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As spring settled in, local landscaper Herman Moro wasn’t around to tend to the many lawns and gardens he’d been contracted to care for. Week after unmowed week, customers watched their grass grow and wondered what had become of their formerly trusty groundskeeper.

“He just disappeared on us,” shrugs Laurie Hilburg, a longtime patron of Moro’s services.

When he finally got back to work two weeks ago, Moro knew Hilburg and his other clients would be expecting a really good excuse for his absence, and, oh, did he feed them a doozy. He told each of them the exact same lawnmower-man-discovers-sunken-treasure story, a ragweed-to-riches tale that’s taller than untended bamboo and at first listen comes off as so much fertilizer.

But it’s all true.

Through luck and pluck, Moro, a Reston resident, recently located the remains of La Capitana, a Spanish galleon that sank off the coast of Ecuador in 1654 with what many treasure hunters think might be the richest cache ever lost in Western Hemisphere waters.

When it hit bottom, La Capitana was overburdened with silver freshly taken from the mines of Potosí (in what was then Peru) and taxes gleaned from Spain’s South American colonies on behalf of King Philip. Along with being stellar imperialists, the Spanish kept pretty good shipping records, and manifests indicate that La Capitana’s booty included at least 10 million pesos, containing one ounce of silver each. And that’s not counting the contraband cargo.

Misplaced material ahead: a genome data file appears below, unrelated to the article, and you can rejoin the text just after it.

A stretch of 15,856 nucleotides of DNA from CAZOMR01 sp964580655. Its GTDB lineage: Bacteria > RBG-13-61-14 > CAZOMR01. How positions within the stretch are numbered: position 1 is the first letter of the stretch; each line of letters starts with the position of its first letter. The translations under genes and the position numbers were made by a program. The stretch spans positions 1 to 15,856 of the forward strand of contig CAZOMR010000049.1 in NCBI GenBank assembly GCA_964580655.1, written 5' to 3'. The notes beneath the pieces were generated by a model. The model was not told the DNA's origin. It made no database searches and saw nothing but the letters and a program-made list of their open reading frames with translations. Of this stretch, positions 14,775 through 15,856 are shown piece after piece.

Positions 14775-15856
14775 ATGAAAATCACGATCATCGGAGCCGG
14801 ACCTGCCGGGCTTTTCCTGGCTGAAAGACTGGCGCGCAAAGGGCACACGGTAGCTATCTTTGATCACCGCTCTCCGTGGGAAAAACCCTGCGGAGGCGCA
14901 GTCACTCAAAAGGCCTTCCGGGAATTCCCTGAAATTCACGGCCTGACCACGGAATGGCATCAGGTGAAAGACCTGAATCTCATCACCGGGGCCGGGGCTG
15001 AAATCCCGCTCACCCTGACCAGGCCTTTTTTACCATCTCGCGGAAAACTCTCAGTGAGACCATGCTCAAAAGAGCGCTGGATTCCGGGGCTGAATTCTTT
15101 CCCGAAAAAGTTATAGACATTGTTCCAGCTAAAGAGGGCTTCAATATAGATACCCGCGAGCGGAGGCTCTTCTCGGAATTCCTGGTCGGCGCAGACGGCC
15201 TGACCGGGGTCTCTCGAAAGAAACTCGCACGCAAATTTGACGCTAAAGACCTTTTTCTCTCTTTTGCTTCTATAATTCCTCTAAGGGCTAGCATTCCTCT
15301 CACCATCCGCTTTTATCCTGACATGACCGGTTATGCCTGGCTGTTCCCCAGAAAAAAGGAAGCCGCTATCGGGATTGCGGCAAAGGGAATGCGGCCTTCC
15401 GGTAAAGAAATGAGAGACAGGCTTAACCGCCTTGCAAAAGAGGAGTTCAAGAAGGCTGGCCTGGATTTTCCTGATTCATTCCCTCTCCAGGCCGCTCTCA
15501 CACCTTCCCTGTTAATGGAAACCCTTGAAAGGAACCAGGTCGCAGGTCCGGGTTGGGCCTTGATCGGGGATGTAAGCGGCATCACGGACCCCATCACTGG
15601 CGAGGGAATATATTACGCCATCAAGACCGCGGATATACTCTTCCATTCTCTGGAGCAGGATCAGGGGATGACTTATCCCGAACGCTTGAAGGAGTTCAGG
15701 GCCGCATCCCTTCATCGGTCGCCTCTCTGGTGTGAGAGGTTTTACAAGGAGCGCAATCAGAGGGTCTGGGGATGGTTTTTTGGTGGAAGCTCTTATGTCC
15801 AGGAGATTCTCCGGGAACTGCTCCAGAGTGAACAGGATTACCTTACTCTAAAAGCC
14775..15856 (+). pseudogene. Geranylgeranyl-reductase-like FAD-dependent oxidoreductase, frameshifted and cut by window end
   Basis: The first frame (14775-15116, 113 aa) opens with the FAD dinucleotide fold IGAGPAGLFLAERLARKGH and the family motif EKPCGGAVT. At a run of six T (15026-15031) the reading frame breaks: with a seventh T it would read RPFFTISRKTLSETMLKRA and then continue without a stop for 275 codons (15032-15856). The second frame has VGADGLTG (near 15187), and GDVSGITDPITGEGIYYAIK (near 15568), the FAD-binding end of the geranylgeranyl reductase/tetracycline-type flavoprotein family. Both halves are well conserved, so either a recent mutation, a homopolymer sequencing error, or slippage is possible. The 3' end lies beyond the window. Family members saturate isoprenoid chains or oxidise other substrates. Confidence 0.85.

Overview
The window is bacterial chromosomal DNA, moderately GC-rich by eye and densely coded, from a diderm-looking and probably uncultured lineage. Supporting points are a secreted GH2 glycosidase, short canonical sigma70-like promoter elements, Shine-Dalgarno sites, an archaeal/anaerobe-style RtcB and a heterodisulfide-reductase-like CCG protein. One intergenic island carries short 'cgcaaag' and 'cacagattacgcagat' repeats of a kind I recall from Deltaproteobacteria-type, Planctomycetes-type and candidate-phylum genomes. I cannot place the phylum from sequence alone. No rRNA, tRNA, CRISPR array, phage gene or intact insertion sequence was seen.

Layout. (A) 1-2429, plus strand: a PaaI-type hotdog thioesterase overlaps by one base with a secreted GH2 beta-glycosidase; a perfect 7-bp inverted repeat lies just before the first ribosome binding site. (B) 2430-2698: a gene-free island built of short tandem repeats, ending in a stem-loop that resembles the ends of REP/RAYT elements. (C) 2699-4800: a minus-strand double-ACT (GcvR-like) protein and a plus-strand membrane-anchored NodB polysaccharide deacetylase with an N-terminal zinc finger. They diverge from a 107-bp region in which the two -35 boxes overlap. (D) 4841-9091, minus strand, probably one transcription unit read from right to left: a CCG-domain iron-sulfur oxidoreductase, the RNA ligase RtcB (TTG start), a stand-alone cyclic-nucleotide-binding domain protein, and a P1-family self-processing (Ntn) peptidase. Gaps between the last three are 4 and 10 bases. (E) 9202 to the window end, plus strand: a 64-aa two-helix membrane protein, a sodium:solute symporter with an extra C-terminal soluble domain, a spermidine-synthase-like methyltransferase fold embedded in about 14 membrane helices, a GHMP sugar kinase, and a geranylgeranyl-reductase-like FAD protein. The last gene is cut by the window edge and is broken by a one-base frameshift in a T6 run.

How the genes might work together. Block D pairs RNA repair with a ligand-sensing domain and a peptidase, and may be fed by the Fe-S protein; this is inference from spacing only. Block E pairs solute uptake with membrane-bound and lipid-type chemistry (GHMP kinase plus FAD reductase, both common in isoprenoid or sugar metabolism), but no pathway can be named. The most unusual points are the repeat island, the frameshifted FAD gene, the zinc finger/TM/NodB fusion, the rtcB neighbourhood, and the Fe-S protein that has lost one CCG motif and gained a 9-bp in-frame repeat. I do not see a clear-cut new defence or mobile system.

For several years after its sinking, the captain of La Capitana, who didn’t go down with his ship, led a salvage operation that recovered some portion of the bounty. But technological limitations severely crimped the initial recovery effort—depth finders and scuba gear, after all, were still a few hundred years away—and legend always held that plenty of wealth stayed below the surface with La Capitana’s carcass.

Moro knew all about the legend of La Capitana. Now 30, the Argentina native moved to the D.C. area with his family in 1988, when his diplomat father was transferred here. As Dad tended to matters of state, Moro tended to shrubs and weeds for pay, and by 1991 his eponymous lawn-cutting business had grown successful enough that its proprietor could start chasing a lifelong dream: He enrolled in scuba-diving classes at Sea Ventures diving school in Fairfax, and kept fantasizing about sunken treasures.